Love the photos.
NYTimes.com Yoga Poses in Israel.
Their students, taught in single-sex classes, are encouraged to come as they are, even in day clothes or long skirts, if necessary. The Kolbergs say yoga helps people who spend long days in prayer and study and aren’t physically active. But, Rachel says, “in our studio, we will never have practices that contradict our religion, such as mantras and chanting.
I guess they are not going to have any “naked yoga” classes.
It’s not “news,” but it’s published in the New York Times:
New York Times – If the Sun Salutation Has to Fit Into a Cell
The class was the fourth that Jim Freeman, a lawyer turned yogi and the founder of Conviction Yoga, has led at the Texas Department of Criminal Justice’s Powledge Unit in East Texas. For the inmates, the weekly two-hour sessions offer a reprieve from their cells and the boredom of prison life, along with physical and mental health benefits. And the Powledge chaplain said corrections officers saw better behavior from inmates who took part in spiritual programs that gave them a chance to exercise.
Yoga and meditation are increasingly used in prison. Good for the inmates, and bravo to the teachers mentors who take the lead in going into prisons. Now if we could only get the justice system to work right so that we don’t have the highest percentage of imprisoned population in the world.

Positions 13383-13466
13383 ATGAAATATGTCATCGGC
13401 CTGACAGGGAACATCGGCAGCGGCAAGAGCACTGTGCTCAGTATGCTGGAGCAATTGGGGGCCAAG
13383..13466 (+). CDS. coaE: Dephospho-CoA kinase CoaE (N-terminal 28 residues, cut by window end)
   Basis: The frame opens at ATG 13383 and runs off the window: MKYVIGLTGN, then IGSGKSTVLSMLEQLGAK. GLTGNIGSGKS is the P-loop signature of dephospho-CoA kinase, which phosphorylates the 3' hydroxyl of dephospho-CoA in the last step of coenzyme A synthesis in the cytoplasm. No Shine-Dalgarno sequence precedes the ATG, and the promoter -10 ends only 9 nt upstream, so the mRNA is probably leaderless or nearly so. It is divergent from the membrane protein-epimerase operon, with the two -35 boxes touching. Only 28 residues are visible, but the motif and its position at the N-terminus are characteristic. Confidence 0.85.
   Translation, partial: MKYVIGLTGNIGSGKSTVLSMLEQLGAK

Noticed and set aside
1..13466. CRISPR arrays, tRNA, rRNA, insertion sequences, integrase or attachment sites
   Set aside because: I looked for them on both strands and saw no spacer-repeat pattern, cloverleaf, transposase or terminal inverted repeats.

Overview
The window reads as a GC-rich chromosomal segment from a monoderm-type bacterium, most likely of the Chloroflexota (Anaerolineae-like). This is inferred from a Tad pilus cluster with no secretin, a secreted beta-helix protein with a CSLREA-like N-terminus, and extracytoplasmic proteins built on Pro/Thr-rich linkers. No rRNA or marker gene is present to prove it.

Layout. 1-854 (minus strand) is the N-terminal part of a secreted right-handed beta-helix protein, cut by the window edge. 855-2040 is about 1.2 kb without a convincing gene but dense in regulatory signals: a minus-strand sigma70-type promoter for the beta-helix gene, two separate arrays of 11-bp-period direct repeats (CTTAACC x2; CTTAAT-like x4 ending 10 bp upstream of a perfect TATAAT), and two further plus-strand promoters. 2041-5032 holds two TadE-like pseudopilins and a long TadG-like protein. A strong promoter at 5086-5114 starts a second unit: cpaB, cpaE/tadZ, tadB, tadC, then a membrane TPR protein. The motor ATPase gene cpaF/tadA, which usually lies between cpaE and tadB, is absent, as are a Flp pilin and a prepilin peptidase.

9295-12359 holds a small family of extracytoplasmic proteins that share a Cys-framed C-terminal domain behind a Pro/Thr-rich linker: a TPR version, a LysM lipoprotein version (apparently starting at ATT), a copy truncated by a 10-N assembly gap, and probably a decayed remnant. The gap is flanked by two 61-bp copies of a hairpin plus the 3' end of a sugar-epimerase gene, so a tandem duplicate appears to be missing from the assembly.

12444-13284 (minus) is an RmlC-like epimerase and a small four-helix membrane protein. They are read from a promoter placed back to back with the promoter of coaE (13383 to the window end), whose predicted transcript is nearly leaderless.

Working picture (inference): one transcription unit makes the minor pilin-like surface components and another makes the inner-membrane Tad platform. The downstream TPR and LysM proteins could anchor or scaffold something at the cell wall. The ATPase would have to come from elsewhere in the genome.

The following articles should be read as a point-counterpoint about how we think we know our bodies, our brains, and how they all fit together, and how each individual human being is a unique creation.
NYTimes.com – The Secrets Inside Us
Vesalius’s wasn’t the first book on anatomy, but it was the first detailed study based entirely on actual dissection of human cadavers — on scientific fact, not supposition. It systematically dismantled the error-filled doctrine of Galenism, which rested in part on animal rather than human anatomy and had held sway for 14 centuries.But in mapping the inner body, Vesalius didn’t get everything right — he didn’t correctly grasp the circulation of the blood, a discovery that the English physician William Harvey made in the 17th century — nor was his work immediately embraced by all. Revered in retrospect, he was not immune to criticism, or skepticism, in his day.